Update 11:31 a.m.
Robert Bowers this morning entered a not guilty plea in federal court and requested a jury trial on charges that he carried an AR-15 and three handguns into the Tree of Life synagogue in Squirrel Hill on Saturday and opened fire.
Eleven people died. Six more were injured. It’s been called the deadliest attack on the Jewish community in U.S. history.
For the second time in four days, Bowers, 46, of Baldwin appeared shackled in the Joseph F. Weis Federal Courthouse, Downtown — this time just after 10 a.m. for a formal arraignment on a 44-count grand jury indictment.
Assistant U.S. Attorney Soo C. Song read the indictment to Bowers before U.S. Magistrate Judge Robert C. Mitchell, and Assistant U.S. Attorney Troy Rivetti informed Bowers of the potential penalties, including death.
Bowers leaned forward to listen and looked toward Rivetti.
Asked if he understood the potential penalties, Bowers said yes, emphatically.
Mitchell granted a 45-day pretrial motion period.
“We are still investigating a crime and will meet with defense in a few days to provide [evidentiary] materials,” Rivetti told Mitchell.
After the hearing, Margaret Philbin, a spokesperson for federal prosecutors with the United States Attorney’s Office for the Western District of Pennsylvania, said this would happen within five days.
At a court hearing Monday, Bowers requested public defenders. Attorneys Michael Novara and Elisa Long are representing him.
Donetta W. Ambrose, a senior district judge, will oversee the case.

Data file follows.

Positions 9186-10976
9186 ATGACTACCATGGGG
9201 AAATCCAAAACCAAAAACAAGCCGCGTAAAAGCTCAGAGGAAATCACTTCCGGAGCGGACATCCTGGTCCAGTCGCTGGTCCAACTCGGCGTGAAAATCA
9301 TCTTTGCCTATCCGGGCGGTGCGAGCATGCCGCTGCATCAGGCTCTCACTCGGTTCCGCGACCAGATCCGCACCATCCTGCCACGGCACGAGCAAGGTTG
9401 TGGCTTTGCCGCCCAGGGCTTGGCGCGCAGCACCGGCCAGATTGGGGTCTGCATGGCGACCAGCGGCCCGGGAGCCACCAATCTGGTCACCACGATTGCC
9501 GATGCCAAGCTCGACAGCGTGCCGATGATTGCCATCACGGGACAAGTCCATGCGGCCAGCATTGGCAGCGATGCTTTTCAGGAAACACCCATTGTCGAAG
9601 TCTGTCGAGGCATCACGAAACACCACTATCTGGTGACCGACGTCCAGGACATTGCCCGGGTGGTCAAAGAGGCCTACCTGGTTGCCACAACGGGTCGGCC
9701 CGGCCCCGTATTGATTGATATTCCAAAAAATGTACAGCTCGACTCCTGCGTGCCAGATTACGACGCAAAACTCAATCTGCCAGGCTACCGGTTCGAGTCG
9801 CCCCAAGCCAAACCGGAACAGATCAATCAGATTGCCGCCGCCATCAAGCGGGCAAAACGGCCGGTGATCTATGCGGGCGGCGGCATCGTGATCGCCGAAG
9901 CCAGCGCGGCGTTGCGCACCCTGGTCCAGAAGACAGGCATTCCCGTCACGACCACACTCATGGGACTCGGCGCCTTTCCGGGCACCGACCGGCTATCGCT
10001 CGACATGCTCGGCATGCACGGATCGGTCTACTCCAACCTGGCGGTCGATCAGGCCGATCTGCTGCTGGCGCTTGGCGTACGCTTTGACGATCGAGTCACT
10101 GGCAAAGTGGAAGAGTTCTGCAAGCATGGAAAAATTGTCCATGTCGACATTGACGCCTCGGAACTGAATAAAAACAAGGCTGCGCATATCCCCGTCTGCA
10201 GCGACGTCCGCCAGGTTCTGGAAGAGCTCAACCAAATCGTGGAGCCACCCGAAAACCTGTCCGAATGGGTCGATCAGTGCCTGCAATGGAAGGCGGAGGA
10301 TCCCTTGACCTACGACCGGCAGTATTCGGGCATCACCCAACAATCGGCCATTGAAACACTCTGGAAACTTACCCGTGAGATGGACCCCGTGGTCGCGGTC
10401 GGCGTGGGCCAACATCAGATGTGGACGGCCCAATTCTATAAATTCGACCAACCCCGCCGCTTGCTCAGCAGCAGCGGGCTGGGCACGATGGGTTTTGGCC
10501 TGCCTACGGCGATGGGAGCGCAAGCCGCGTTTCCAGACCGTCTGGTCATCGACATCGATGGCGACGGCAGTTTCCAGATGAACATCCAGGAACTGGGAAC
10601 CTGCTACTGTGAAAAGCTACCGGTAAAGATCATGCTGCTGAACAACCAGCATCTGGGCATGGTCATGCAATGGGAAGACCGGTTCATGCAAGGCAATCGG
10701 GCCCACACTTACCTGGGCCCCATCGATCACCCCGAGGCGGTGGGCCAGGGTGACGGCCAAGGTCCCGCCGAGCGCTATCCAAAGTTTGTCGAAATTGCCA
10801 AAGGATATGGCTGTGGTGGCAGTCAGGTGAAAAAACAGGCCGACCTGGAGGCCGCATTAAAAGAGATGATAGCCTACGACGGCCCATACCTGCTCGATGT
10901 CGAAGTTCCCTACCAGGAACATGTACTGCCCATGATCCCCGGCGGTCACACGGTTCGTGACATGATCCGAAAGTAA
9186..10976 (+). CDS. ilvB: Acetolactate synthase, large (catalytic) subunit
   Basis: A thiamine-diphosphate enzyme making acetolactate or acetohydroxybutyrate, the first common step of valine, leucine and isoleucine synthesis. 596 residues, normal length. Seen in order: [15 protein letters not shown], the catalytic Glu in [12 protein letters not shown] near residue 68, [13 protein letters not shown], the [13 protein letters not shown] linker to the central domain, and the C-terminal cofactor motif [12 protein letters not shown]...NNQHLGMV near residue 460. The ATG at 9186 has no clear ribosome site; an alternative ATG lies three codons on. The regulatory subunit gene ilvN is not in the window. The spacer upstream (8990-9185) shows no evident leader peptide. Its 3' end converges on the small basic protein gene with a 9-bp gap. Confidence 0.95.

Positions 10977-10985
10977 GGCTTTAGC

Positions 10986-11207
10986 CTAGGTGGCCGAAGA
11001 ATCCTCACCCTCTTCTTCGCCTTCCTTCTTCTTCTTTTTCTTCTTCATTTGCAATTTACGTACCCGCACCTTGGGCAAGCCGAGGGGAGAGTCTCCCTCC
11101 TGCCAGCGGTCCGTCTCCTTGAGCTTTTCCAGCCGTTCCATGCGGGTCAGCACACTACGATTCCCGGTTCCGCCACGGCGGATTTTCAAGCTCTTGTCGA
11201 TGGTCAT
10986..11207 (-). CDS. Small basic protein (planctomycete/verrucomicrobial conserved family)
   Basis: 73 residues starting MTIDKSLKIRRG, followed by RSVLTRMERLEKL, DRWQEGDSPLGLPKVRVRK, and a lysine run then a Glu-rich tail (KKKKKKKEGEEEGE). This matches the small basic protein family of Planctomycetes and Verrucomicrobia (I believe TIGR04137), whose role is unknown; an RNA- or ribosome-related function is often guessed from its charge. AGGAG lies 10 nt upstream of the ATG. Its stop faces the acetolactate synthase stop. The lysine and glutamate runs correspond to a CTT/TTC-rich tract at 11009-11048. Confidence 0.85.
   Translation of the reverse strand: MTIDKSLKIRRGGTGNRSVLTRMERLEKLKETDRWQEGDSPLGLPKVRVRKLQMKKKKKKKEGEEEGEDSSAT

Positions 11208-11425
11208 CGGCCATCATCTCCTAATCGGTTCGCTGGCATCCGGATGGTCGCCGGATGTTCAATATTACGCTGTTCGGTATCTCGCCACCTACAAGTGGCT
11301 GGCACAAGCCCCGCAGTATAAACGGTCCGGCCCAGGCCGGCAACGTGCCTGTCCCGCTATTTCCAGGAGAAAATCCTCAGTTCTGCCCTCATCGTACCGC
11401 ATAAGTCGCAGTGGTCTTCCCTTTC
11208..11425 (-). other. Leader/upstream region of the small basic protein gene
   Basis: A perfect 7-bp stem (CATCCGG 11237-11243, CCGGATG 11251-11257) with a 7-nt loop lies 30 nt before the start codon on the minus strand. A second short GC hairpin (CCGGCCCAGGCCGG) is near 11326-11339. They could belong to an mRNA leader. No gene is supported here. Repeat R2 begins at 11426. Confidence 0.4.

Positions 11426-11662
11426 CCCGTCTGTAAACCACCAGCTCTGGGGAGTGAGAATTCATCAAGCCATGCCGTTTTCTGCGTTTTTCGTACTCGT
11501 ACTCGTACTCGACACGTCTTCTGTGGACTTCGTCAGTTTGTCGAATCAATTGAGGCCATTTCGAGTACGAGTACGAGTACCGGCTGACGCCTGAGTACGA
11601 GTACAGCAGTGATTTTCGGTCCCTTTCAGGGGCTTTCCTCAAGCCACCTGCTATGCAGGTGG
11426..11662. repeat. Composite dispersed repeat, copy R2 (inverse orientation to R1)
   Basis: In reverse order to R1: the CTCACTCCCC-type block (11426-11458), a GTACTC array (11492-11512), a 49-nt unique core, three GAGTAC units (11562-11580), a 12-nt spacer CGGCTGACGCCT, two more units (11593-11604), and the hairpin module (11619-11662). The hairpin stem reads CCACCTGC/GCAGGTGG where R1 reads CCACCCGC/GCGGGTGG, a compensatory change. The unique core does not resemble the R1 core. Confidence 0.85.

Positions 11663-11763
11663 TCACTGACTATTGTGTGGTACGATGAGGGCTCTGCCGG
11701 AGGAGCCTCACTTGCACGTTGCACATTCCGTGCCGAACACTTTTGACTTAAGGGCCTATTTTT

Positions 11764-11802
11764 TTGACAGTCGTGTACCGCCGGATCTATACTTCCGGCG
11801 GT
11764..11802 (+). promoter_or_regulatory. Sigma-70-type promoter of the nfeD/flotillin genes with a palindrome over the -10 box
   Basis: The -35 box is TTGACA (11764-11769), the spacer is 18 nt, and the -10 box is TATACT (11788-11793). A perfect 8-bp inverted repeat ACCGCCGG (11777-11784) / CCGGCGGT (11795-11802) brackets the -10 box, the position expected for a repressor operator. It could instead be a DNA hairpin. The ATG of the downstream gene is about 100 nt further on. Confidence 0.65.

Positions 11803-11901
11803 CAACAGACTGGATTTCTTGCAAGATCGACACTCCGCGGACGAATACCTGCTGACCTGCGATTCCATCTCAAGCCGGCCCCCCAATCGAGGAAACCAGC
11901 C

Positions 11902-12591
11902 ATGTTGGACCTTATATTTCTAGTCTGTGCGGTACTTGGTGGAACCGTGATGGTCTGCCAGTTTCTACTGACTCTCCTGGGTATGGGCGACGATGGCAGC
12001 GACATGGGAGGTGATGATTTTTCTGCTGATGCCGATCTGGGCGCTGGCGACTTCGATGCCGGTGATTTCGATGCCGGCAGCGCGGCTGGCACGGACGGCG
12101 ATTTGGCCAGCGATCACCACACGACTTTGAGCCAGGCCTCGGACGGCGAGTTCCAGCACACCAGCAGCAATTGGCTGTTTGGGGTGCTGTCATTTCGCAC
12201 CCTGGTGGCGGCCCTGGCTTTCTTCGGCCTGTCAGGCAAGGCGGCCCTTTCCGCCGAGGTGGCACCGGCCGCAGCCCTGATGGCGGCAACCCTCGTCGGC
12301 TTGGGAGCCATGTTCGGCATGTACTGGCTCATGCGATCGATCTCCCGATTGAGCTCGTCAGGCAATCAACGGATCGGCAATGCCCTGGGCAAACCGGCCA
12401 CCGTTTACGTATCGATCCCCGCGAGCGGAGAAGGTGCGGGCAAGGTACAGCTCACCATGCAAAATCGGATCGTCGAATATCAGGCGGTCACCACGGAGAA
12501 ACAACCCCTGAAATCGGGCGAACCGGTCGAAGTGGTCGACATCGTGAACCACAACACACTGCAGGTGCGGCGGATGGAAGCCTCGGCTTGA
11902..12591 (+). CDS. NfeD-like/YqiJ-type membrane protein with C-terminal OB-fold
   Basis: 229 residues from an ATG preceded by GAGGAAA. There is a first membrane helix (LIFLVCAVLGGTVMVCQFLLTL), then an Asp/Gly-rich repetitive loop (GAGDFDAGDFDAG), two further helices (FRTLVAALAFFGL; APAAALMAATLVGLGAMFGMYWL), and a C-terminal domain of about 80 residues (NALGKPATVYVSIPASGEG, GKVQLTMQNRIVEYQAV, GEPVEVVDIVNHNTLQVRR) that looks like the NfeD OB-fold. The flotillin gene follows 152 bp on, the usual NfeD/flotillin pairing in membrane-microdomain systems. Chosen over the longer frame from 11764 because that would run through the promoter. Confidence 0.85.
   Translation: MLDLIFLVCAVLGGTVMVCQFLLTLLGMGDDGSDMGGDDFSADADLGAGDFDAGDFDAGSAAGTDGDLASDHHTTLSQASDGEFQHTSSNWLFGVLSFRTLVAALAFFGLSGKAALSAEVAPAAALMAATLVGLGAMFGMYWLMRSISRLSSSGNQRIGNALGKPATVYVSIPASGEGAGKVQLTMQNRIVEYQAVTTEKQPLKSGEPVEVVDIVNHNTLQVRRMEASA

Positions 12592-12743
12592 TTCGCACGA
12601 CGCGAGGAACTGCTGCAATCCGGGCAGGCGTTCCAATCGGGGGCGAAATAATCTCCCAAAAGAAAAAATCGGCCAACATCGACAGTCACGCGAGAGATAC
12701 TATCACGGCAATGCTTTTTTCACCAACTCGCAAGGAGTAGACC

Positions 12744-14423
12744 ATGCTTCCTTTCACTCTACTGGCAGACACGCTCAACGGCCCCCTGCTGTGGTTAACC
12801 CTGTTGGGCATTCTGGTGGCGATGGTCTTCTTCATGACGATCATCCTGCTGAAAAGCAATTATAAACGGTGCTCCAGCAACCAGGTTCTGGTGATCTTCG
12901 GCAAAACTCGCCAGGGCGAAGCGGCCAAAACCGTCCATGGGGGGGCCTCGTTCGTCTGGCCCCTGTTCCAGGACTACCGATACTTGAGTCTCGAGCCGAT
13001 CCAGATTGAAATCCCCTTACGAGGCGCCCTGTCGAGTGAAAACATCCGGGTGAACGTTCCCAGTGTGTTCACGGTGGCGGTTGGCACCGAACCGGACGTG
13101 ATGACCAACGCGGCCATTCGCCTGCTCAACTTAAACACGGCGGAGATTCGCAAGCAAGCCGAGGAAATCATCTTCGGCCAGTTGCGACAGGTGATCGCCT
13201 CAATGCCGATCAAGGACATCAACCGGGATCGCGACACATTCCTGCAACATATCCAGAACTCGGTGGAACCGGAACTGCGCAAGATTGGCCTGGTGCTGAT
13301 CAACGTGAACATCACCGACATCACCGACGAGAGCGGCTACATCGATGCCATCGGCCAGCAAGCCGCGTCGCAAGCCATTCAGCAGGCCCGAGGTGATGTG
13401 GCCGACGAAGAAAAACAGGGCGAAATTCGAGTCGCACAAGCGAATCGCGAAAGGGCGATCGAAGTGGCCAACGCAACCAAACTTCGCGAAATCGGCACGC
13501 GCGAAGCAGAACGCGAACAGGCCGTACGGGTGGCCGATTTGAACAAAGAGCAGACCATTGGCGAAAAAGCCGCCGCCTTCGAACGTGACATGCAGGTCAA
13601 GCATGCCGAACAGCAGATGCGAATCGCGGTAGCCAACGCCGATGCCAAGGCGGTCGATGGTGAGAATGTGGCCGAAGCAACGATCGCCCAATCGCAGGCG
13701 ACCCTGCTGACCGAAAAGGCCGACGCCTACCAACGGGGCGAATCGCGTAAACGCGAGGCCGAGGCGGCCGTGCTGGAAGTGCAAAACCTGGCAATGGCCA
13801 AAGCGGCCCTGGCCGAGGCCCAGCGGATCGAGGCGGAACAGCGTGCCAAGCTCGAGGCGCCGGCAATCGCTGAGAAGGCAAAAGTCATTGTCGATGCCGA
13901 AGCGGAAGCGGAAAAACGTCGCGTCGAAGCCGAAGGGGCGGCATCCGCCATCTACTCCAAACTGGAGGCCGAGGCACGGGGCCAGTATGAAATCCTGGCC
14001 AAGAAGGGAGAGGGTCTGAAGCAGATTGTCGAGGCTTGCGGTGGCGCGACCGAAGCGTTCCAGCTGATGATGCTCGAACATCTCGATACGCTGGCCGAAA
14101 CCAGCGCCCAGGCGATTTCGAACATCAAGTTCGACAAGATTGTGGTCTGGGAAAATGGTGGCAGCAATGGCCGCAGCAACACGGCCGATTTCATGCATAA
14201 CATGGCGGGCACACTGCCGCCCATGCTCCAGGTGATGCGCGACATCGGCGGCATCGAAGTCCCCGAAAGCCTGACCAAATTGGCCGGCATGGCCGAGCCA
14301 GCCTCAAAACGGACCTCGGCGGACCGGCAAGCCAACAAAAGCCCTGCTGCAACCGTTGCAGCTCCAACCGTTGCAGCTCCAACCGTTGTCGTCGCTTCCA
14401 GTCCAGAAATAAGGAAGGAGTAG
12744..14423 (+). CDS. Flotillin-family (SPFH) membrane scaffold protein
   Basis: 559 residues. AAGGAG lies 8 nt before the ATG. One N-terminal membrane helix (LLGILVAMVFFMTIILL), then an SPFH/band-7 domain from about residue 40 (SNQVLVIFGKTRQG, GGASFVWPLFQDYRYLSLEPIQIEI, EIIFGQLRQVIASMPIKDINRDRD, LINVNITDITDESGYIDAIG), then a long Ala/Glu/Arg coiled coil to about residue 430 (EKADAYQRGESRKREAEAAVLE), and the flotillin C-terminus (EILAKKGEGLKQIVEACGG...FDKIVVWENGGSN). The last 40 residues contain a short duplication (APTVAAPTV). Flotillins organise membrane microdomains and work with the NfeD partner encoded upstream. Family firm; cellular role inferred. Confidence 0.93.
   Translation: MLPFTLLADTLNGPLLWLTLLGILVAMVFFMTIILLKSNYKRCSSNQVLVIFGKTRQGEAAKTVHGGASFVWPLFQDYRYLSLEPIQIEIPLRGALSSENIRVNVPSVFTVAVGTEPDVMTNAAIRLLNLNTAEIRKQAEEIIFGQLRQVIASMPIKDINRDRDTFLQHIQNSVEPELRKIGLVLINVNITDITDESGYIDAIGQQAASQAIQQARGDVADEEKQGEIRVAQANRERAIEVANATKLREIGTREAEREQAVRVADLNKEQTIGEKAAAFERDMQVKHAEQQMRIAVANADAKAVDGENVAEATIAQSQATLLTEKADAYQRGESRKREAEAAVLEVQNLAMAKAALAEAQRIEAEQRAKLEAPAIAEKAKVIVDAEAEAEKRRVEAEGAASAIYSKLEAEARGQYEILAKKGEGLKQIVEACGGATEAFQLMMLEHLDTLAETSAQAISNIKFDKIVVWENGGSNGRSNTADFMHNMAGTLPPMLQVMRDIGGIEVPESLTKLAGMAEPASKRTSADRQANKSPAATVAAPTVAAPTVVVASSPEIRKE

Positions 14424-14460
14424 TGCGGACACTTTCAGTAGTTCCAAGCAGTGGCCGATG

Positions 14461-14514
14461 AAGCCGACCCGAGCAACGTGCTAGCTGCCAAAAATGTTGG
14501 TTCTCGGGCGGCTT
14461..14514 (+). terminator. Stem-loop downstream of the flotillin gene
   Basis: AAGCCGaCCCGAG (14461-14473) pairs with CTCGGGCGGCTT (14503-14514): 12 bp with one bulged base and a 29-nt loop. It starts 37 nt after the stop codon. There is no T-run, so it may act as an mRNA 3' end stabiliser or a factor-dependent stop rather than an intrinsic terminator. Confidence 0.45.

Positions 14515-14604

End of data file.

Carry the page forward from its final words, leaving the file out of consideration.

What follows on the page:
Rivetti estimated a trial would last three to four weeks unless Attorney General Jeff Sessions approves it as a capital case, then it would last longer.
Approached after the hearing, Novara declined comment. Prosecutors also declined to comment. There will be no additional comments from investigators or authorities today, Philbin said.
The hearing was over by 10:15 a.m.
During an initial court appearance Monday, Bowers was in a wheelchair. Today, he walked into court, shackled and wearing a red jumpsuit and a large bandage on his left arm. After the shooting, Bowers had been treated at Allegheny General Hospital for gunshot wounds.
He glanced around the room while walking toward his attorneys, with whom he shook hands, was unshackled at the table, and appeared to review court documents.
He spoke only with his attorneys and when addressed by the court.
Federal prosecutors claim Bowers targeted Jewish victims and made statements in the synagogue “indicating his desire to ‘kill Jews.’” Thirty-two counts in the indictment are punishable by death.
He was arraigned in federal court Monday on 29 charges filed by complaint. At that initial appearance, he was ordered held without bail. He’s being housed in the Butler County Prison.
Bowers has also been charged at the state level with 11 counts of homicide, 6 counts of criminal attempt, 6 counts of aggravated assault, and 13 counts of ethnic intimidation, a first-degree felony, “based on what Bowers described himself as his hatred for ‘Jews,’” per a criminal complaint filed by Pittsburgh Police.
Three more funerals are planned for today. Visitation for spouses Bernice Simon, 84, and Sylvan Simon, 86, of Wilkinsburg began at 11 a.m., with a funeral to follow. The funeral for Dr. Richard Gottfried, 65, of Ross Township is set for 4 p.m. today.
Seven shooting victims — Joyce Fienberg, 75; Dr. Jerry Rabinowitz, 66; brothers Cecil, 59, and David Rosenthal, 54; Daniel Stein, 71; Melvin Wax, 87; and Irving Younger, 69 — have already been buried.
Rose Mallinger, 97, will be buried Friday.